Research Article | Open Access
Direct Cost of Parkinson’s Disease: A Real-World Data Study of Second-Line Therapies
Parkinson’s disease is one of the main reasons for neurological consultation in Spain. Due to the nature of the disease, it impacts patients, families, and caregivers. Parkinson’s disease is a degenerative disease with no cure, although second-line therapies have recently improved the quality of life of patients in advanced stages. The aim of this study was to analyse the costs of the following therapies: deep brain stimulation (DBS), continuous duodenal levodopa/carbidopa infusion (CDLCI), and continuous subcutaneous apomorphine infusion (CSAI). The methodology used was based on real-world data obtained from an integrated healthcare organization in the Basque Country from 2016 to 2018. This bottom-up retrospective approach only took into account the healthcare perspective. The results revealed the annual cost over 3 years and the projected cost for an additional 2 years. The total costs for 5 years of treatment were as follows: €53,217 for DBS, €208,163 for CDLCI, and €170,591 for CSAI. These costs are in line with those found in the available literature on the subject. Additionally, the analysis provided details of the different costs incurred during intervention with the therapies and compared the costs to those reported in other studies.
Parkinson’s disease (PD) is the second most common degenerative disease of the nervous system after Alzheimer’s disease. The incidence is 21/100,000; the disease mainly affects older adults, and its prevalence increases with age. In Spain, the incidence is 1.9/1,000, making it the second most common cause of neurological consultation. Due to the nature of the disease, it is considered to be underdiagnosed [1–3].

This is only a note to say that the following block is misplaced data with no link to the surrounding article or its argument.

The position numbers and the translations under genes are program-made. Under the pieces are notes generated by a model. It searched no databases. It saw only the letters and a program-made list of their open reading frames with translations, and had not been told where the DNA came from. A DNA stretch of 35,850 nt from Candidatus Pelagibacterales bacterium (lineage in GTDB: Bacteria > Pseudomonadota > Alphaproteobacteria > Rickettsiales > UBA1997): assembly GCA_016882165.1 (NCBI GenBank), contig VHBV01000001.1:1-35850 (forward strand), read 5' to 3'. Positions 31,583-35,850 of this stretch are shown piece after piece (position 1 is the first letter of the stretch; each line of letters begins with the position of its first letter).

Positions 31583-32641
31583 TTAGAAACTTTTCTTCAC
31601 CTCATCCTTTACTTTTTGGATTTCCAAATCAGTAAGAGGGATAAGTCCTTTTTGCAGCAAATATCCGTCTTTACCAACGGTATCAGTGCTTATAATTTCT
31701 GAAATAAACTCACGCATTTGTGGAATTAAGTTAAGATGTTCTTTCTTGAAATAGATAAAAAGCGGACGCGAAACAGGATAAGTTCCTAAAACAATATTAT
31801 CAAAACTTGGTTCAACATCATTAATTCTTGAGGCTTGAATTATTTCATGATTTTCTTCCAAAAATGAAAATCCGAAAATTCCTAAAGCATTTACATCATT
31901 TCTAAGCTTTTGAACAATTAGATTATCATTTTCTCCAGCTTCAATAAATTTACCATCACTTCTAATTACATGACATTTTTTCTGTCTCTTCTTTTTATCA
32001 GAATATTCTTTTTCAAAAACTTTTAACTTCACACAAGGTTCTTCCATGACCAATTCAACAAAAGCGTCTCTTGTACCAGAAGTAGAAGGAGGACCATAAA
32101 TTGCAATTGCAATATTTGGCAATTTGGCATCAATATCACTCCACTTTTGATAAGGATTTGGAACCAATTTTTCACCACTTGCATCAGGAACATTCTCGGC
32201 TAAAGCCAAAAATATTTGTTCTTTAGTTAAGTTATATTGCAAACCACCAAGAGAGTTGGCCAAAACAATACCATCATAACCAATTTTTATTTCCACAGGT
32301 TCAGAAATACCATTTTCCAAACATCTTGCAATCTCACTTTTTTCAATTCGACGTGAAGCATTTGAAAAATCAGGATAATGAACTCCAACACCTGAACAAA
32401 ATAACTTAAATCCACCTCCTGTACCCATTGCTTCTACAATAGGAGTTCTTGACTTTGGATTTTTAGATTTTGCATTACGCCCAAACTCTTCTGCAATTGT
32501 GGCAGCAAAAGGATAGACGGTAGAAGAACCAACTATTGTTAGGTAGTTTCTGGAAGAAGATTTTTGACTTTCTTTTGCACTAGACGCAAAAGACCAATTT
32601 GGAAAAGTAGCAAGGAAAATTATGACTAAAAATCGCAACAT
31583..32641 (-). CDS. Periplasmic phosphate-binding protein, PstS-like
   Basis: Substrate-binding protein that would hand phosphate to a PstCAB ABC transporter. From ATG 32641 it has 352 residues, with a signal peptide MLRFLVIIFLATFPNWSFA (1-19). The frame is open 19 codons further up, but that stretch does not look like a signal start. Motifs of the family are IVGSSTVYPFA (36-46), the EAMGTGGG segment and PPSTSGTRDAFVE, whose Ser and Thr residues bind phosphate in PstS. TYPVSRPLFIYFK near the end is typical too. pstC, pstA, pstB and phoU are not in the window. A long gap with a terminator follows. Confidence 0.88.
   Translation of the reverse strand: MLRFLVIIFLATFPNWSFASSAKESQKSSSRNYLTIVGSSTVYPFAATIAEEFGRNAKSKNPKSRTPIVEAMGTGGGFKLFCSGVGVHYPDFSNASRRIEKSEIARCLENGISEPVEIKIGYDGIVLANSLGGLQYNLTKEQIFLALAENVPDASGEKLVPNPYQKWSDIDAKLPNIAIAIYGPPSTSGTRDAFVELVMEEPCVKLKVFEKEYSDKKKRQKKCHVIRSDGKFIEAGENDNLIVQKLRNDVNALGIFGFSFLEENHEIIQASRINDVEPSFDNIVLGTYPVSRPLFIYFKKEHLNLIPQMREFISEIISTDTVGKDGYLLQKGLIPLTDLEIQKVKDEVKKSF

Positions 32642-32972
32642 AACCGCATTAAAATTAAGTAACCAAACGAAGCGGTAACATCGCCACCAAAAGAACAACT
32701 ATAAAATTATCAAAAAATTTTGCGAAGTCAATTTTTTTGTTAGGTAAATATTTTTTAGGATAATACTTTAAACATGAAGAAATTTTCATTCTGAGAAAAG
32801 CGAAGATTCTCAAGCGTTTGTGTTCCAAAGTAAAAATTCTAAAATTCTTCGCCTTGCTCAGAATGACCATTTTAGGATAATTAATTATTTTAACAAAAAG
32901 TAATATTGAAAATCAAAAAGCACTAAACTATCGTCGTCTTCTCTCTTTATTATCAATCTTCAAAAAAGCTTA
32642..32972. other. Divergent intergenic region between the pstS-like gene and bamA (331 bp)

PD can be associated with nonmodifiable risk factors such as age and gender. In men, the prevalence and incidence can be 1.5 to 2 times higher, respectively, than those in women. Other risk factors include family history and exposure to agricultural pesticides and some drugs, such as lithium and antipsychotics, while genetic risk factors have also been described [3, 4].
The initiation and development of PD and most of the motor symptoms of the disease are due to the progressive loss of substantia nigra (SN) neurons in the dopaminergic pathway. The most characteristic motor symptoms of PD, such as resting tremor, muscle stiffness, gait disturbances, and micrographia, are induced when the dopaminergic pathway is affected. Nonmotor symptoms may include pain, fatigue, sexual dysfunction, loss of autonomy, cognitive impairment, and psychiatric symptoms [1, 5–7].
Disease progression is gradual and slow. As there is no cure for PD, treatment is symptomatic and focuses on improving quality of life. In the early stages, therapeutic strategies involve orally administered drugs and physical and nutritional therapy. The second-line therapies used in advanced stages can be more invasive. These include deep brain stimulation (DBS), continuous duodenal levodopa/carbidopa infusion (CDLCI), and continuous subcutaneous apomorphine infusion (CSAI), which are the focus of this study. There is no consensus regarding the causes of advanced PD. However, many researchers agree that it is linked to refractory symptoms following conventional treatment and involves alternating periods when motor symptoms respond to therapeutics and periods when they do not. In addition, dyskinesia is moderate to severe in advanced PD and is accompanied by a loss of autonomy and cognitive disability.
As Parkinson’s disease is a chronic, progressive, and irreversible condition, it has a great social impact. The quality of life of patients, families, and caregivers is extremely affected due to the increasing care required as the disease progresses and the resulting high expenses. In recent years, the survival rates of PD have improved due to population ageing, technological advances, and an improvement in social and health benefits in developed countries. Thus, patients require more years of care, and costs have consequently risen, presenting a challenge to the sustainability of the health system in the long term [2, 5, 6].
Reviews by Boloventa et al.  and Rodríguez-Blázquez et al.  summarized cost studies of the application of diverse methodologies for PD, but there have been very few studies based on real-world data (RWD). In this regard, the importance of this study lies in the source of the information and the possibility of using the results for better decision-making. Furthermore, the methodology may be able to be replicated as it uses reliable data from three therapies for the treatment of advanced PD.